There are only fragmentary polling results available as of Monday morning, and it’s possible some immediate post-convention developments (e.g., Donald Trump’s interaction with the Khans, the Muslim parents of a fallen U.S. soldier, who appeared in Philadelphia) could move the numbers further. But a new CBS poll shows what logic and precedent indicated we could expect: Hillary Clinton has erased Trump’s own “convention bounce” and resumed a small but significant lead.
CBS gives Clinton a six-point lead (47-41) once “leaners” are factored in, and she leads by five (43-38-10) if Libertarian Gary Johnson is included. Trump had edged ahead of Clinton (44-43) in the last CBS poll immediately after the GOP convention.
The internals of the new survey are unsurprising: Clinton’s lead is mainly the product of better performance among independents and a consolidation of support among Democrats. Her support among Sanders supporters has risen from 67 percent to 73 percent.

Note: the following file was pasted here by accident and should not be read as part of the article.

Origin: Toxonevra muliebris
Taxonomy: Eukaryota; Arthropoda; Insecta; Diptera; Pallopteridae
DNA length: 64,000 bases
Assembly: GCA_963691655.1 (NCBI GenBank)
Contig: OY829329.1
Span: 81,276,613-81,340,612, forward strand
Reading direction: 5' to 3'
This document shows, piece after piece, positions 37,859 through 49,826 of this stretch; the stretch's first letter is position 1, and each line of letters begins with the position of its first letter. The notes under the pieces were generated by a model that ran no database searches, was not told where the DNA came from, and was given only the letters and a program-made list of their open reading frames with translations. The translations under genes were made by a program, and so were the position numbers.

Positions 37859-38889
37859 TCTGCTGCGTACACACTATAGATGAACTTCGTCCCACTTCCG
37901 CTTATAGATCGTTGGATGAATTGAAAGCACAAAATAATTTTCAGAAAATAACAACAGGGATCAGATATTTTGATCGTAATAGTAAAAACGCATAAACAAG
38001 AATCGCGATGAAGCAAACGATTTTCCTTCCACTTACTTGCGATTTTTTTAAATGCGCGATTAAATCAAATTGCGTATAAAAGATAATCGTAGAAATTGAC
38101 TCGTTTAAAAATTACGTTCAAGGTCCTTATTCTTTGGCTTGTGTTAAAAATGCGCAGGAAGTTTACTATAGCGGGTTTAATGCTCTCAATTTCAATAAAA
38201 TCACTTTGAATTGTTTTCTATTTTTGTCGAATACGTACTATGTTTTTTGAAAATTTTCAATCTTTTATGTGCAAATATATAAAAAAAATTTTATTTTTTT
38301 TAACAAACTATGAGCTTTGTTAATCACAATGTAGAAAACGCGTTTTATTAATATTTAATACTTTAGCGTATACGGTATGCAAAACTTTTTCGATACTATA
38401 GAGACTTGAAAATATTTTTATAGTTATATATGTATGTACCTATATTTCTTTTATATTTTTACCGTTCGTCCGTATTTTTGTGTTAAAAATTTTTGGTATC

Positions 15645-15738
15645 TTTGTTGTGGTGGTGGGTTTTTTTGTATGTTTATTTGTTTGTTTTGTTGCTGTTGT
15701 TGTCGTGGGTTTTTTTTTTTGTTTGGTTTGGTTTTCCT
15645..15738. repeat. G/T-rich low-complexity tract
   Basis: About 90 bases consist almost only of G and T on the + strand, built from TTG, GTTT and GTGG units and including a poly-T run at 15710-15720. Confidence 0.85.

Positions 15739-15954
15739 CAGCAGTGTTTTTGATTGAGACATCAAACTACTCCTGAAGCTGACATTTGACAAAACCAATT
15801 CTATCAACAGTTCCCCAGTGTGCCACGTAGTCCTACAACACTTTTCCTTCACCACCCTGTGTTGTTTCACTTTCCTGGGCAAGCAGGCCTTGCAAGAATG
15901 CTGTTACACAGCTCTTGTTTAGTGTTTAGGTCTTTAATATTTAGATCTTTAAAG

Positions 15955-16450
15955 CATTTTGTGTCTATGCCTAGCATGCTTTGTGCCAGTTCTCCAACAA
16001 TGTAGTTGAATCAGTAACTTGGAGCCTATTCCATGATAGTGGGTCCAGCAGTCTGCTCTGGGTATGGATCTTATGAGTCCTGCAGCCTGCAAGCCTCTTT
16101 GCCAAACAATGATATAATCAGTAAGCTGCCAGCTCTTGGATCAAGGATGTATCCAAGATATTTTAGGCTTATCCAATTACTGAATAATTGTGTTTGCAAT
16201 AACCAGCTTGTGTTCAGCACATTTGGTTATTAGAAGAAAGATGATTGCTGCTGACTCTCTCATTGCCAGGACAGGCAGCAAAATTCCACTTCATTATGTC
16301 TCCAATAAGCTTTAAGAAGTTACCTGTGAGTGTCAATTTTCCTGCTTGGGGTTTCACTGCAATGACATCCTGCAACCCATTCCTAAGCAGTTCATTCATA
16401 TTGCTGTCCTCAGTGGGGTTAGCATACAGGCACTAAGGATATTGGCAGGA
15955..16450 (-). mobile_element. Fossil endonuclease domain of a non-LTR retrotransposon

Evidence of a counter-bounce can also be found in a post-Philadelphia robo-poll from Public Policy Polling, which shows Clinton up 50-45 (and 46-41-6-2 with Johnson and Jill Stein in the mix). The most interesting finding from PPP involves undecideds:
[M]ost of the remaining undecided pool is very Democratic leaning. They give Barack Obama a 55/33 approval rating, and they’d rather have him as President than Trump by a 59/10 spread. If they ended up voting for Clinton and Trump by those proportions, it would push Clinton’s lead up from 5 points to 8. But they don’t like Clinton (a 4/83 favorability) or Trump (a 2/89 favorability). A lot of these folks are disaffected Bernie Sanders voters, and even after the successful convention this week they’re still not sold on Clinton yet. She and her surrogates will have to keep working to try to win those folks over and if they can the election enters landslide territory.
If Clinton does continue to pull Sanders voters into her column, or at the very least deter them from even considering Trump, her lead should continue to hold firm. But it’s not likely to become large enough to keep Clinton safe from adverse external events or unforced errors.